I think it is little remembered today that when the house was built in 1883, it was called the first big house on the hill, and that it included stained glass windows designed by John LaFarge. The grounds were landscaped by Frederick Law Olmsted, and the rhododendrons came from England.
High Street Hill is a pleasant place to live today, as indeed it obviously was in the eighties, nineties, and early nineteen hundreds when the Storrow home and stable were new. If it has lost something which it had then, I think it may be a characteristic which our whole society seems to have lost — a friendly neighborhood spirit, a sociable community bond which must have made life more gracious and satisfying. It is not, I believe, that we are basically a less friendly lot today, but that we just don’t have the time, or think we don’t. It gives one pause to learn of the social and cultural groups which were active in this neighborhood in those days.
For example, in the times of the two generations preceeding our own, neighborhood theatricals, poetry readings, musical evenings, and other group activities were frequent and much enjoyed. Charles Storrow’s daughter wrote that Dickens was very popular,
and his characters were household words. At one time on Walley Avenue the Storrows gave a Dickens party and presented Mrs. Jarley’s waxworks. When the High Street house was constructed, facilities were provided for plays and special scenery constructed for them. The Storrows had traveled abroad while the house was building, purchasing many furnishings for shipment to Brookline. On arrival home, they found the street hung with Chinese lanterns, in welcome by their neighbors.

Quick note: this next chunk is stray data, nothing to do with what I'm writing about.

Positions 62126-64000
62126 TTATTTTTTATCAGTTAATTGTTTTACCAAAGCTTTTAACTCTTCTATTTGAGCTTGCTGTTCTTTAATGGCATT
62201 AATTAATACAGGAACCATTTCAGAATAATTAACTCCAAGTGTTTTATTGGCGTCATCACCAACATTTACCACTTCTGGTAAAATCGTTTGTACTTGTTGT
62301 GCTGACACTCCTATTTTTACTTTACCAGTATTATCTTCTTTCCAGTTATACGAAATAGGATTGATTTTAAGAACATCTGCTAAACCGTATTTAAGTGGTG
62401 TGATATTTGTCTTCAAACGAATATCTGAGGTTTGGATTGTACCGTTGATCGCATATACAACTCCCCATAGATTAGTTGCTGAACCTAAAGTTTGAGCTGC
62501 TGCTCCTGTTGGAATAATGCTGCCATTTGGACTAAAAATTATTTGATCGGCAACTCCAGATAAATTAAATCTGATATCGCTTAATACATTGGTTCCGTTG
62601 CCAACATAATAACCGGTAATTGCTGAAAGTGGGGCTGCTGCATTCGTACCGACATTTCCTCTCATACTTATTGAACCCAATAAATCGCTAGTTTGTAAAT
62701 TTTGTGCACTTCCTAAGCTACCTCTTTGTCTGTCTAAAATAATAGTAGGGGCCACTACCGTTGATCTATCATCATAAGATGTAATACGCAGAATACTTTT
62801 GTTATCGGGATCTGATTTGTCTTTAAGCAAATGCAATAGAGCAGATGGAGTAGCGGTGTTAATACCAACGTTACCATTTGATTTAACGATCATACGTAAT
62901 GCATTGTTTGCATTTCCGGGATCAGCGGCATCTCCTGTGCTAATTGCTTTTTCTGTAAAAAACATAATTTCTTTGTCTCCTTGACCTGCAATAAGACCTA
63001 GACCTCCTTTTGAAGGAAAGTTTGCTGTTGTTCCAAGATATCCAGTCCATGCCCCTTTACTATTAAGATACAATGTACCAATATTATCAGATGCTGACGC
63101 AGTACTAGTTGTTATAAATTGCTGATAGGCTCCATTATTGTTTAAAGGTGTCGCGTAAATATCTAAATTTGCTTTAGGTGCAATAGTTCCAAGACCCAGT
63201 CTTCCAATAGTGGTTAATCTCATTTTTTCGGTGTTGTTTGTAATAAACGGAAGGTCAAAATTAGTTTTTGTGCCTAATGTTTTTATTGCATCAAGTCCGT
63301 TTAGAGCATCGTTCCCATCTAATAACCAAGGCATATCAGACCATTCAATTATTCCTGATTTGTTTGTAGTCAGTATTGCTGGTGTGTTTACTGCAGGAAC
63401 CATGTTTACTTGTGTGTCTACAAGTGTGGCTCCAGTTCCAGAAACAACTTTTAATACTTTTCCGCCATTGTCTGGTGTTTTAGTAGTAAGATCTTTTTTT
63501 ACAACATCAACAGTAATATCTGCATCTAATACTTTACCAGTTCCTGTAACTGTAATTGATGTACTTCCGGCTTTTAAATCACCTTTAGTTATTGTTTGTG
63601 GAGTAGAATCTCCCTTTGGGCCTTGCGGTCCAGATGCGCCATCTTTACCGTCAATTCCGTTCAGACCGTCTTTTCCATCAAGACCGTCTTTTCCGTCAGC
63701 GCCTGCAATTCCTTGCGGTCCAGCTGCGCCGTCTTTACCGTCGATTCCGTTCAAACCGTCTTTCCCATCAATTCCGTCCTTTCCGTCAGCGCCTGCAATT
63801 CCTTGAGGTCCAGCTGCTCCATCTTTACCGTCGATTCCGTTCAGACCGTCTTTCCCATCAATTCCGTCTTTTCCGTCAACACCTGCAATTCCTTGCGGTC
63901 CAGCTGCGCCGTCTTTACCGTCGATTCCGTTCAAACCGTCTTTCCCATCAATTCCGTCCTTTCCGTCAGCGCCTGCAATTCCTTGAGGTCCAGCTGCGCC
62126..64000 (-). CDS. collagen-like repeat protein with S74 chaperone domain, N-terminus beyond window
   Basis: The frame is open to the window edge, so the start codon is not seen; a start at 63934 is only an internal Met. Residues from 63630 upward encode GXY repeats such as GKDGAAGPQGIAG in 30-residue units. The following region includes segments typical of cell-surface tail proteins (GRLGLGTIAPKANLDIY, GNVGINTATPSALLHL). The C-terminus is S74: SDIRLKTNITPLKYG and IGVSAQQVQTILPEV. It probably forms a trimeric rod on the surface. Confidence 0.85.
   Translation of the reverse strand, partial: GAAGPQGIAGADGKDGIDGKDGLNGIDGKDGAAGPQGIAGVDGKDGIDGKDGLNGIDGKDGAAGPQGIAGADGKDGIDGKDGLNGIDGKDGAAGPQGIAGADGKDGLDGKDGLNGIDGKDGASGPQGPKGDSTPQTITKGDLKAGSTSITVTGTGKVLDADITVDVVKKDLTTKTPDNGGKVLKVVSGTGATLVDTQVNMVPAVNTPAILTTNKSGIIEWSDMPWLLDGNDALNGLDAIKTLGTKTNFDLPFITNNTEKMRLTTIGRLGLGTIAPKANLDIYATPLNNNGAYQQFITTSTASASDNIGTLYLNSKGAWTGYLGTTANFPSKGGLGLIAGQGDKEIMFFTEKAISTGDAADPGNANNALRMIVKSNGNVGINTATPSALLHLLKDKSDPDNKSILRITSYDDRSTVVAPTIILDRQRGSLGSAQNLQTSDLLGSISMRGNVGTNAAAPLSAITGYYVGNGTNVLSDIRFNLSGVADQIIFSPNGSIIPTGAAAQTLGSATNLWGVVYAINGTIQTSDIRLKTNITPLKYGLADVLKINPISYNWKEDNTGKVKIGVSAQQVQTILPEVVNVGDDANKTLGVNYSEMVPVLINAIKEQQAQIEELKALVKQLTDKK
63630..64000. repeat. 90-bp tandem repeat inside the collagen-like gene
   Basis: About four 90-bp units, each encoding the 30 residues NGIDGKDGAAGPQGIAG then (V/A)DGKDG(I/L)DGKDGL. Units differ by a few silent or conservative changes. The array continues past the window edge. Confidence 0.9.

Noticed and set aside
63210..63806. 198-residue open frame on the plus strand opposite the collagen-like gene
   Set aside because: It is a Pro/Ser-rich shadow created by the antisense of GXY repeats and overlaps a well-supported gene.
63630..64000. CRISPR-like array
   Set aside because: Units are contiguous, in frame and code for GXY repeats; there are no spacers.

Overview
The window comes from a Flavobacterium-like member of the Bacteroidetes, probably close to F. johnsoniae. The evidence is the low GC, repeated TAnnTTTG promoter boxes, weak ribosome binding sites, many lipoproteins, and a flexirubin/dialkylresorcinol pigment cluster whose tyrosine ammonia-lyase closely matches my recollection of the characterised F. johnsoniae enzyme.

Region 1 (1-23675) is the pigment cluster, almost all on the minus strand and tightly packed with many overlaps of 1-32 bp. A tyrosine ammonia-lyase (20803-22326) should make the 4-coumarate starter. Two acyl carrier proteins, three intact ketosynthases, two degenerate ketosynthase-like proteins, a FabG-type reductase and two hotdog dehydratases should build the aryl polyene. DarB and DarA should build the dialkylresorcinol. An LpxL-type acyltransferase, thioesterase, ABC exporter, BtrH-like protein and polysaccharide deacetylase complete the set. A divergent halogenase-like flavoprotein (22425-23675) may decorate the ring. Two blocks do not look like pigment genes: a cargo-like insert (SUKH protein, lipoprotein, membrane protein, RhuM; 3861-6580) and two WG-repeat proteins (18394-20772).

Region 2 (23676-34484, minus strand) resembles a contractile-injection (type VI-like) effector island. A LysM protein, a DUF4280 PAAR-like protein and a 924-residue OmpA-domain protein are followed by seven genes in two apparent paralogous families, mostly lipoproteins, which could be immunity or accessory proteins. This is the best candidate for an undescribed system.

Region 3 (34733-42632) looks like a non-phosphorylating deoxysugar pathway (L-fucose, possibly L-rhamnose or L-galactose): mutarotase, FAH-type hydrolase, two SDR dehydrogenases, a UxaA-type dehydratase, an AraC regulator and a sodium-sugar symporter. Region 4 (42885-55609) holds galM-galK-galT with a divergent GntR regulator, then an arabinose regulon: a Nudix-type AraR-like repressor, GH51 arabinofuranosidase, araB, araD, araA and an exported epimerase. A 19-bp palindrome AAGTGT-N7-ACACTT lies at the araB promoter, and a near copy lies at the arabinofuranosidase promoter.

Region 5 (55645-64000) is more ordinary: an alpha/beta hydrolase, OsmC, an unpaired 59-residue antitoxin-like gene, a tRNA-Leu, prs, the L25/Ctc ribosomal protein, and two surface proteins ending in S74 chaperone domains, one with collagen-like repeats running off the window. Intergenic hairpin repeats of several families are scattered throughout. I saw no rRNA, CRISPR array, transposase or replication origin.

A particular group of neighbors called themselves “The Twelve Immortals”, and seem to have managed to have a great deal of fun together in addition to the successful pursuit of their several chosen callings. The names will have a familiar and nostalgic ring to some among you; Mr. and Mrs. Moorefield Storey, Mr. and Mrs. Robert S. Peabody, Mr. and Mrs. Thacher Loring, Mr. and Mrs. Charles P. Ware, Mr. and Mrs. Moses Williams, Mr. and Mrs. Charles Storrow, and Dr. and Mrs. George K. Sabine.
At one time a maiden lady hereabouts informed Mr. Storrow that she would like an opportunity to meet the gentlemen of the neighborhood, and as a result the Shakespeare Club was formed. Parts were assigned for practice, and in this case were read by the characters, real acting being dispensed with. Some High Street Hill residents of today recall hearing their parents rehearsing behind closed doors for the Shakespeare evenings. A number of our well- remembered former members were participants in later years; Mr. and Mrs. Gorham Dana, Judge and Mrs. Henry Ware, Mr. and Mrs. Thomas Groom, and Dr. and Mrs. Francis Denny. Our neighbor, Mr. Groom, who has only just resigned from our membership, is perhaps the sole survivor, at a very bright and active ninety-two.
Mr. Storrow had an active and restless mind, and was always planning or pursuing some interest, whether travel, which he and his family did frequently and extensively, the planning of houses, which he much enjoyed though not a professional architect, or the social activities mentioned above. He, himself, played the cello. At one point he even managed a charade club which performed in Pierce Hall and elsewhere. He passed away in 1928, at the age of eighty-seven. A small incidental note which I find pleasant is to the effect that he and his father always held one another in the greatest affection, and had the custom of greeting after the French manner, embracing and kissing on both cheeks. That I have not seen practiced on High Street Hill during my residence here.